The emir of Qatar has formally announced a handoff of power to his son, marking an unusual transfer of power in the Persian Gulf region.

Sheikh Hamad bin Khalifa al-Thani has bestowed his old position upon the former Crown Prince Sheikh Tamim bin Hamad al-Thani. The choice comes as no surprise; the al-Thani family has ruled Qatar since the 1800s, and Sheikh Tamim was the expected successor. What is unusual is the timing; in Qatar and across the Gulf, dynastic rulers often retain their posts until death.

At 61, Sheikh Hamad was already the youngest ruler of any Gulf state. His son becomes emir at the age of 33 -- about half the age of the rulers of neighboring countries.

Despite his youth, Sheikh Tamim is not expected to introduce any bold new policies. Qatar is already more liberal than its neighbors; the retiring emir implemented some cautious reforms during his 18 years in power, including loosening restrictions on the press and giving women the right to vote.

But the leadership change is significant since this small country plays an outsized role in international diplomacy. Qatar is rich in hydrocarbons, and officials have used this wealth to turn the country into a hub for business, diplomacy and media. The country of 1.9 million, which is home to more foreigners than native Qataris, boasts a GDP per capita of $92,500 -- about twice as much as the United States. It is also the headquarters of the international media outlet Al Jazeera, and a frequent host of international talks in Doha. Most recently, diplomats met there this weekend to discuss the Syrian conflict. Qatar has lent its strength and wealth to the Syrian rebel movement -- as it did in Libya -- funding shipments of arms long before the United States agreed to do the same.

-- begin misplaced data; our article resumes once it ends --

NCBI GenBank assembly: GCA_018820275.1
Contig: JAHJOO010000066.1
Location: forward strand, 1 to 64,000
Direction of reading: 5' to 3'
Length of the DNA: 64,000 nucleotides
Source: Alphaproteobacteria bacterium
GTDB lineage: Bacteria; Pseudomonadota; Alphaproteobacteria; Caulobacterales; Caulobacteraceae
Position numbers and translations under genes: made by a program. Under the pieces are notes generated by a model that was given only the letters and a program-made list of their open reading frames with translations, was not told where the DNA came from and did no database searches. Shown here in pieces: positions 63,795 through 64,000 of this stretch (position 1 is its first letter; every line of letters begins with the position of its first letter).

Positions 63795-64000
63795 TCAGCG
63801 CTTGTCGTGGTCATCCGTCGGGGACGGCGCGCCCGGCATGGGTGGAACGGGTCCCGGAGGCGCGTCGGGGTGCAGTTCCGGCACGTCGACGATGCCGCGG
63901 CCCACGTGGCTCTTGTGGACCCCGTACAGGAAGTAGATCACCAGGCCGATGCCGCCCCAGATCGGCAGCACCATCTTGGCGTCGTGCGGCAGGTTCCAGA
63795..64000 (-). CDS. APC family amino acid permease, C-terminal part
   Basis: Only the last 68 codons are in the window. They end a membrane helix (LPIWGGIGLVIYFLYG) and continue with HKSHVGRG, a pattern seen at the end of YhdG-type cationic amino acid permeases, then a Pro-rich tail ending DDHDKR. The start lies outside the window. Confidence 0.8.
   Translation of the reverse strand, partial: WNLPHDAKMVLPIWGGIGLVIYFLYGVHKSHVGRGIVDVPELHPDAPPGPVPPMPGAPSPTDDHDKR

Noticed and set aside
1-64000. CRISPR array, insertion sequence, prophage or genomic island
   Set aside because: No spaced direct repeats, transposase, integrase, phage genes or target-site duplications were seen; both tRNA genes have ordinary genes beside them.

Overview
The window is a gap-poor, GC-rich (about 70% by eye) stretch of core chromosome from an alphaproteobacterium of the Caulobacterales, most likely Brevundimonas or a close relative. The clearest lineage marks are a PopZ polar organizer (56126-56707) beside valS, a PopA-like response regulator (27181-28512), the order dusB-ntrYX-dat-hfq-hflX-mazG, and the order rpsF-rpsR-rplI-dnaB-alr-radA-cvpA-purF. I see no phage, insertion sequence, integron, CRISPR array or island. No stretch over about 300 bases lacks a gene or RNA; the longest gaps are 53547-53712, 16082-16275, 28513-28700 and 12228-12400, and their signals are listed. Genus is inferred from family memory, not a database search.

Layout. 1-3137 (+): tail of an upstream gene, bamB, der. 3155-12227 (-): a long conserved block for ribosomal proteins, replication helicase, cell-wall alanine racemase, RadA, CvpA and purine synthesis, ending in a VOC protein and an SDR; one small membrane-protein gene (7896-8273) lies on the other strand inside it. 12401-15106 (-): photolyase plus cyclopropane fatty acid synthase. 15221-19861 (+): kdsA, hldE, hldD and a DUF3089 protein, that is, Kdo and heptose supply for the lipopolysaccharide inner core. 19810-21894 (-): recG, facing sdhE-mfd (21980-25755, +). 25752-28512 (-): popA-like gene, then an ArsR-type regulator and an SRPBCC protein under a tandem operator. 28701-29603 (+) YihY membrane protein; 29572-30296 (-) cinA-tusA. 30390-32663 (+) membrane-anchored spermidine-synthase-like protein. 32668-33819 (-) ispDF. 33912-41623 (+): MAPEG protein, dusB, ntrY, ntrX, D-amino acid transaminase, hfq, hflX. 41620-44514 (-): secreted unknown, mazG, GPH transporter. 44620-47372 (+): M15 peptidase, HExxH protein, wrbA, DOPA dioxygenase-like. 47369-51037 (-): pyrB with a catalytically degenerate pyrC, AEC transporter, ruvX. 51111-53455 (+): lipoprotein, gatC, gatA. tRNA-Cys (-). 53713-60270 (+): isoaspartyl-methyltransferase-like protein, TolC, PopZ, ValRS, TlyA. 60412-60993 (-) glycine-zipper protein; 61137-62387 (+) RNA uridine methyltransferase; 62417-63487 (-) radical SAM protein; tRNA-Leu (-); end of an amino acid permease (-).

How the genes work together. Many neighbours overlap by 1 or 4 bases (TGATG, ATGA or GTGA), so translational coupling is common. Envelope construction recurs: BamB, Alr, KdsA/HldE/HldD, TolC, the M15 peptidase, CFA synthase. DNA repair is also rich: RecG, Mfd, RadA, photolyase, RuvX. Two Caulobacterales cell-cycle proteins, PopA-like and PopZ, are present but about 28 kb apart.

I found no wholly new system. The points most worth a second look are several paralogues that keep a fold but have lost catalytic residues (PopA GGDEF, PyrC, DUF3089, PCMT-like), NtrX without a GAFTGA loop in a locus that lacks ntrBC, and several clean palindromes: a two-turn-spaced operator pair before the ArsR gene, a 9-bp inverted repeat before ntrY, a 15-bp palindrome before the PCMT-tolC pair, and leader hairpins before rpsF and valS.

Installing a young new face in the country’s top leadership position could signify an attempt to remain modern and relatively progressive. But Qatar still struggles with some serious problems; the government, despite hosting Al Jazeera,  enforces restrictions on local media, fails to protect the rights of migrant workers, and has a long way to go in terms of women’s rights. Though Sheikh Tamim has pursued initiatives that would bolster Qatar’s presence on the global stage -- he led Qatar’s efforts to host the 2020 Olympics and the 2022 World Cup, the latter of which was granted -- there are no indications that he plans to tackle the country’s most glaring human rights issues.

One immediate result of the power transfer could be the departure of Sheikh Hamad bin Jassim, who serves as both prime minister and foreign minister and is considered one of the most powerful figures. Sheikh Hamad bin Jassim also runs the Qatar Investment Authority, where he presides over investments of the country’s wealth. He is likely to retain that position even if he steps down as prime minister.

In short, the new emir does not herald a real changing of the guard for Qatar. Those in power, either in business or in the government, are likely to retain their privileged positions.  

But if all goes according to schedule, the country will see one major change later this year: a public election to fill 30 out of 45 seats in an advisory body called the Consultative Assembly, which will have limited abilities to steer policy and check dynastic powers.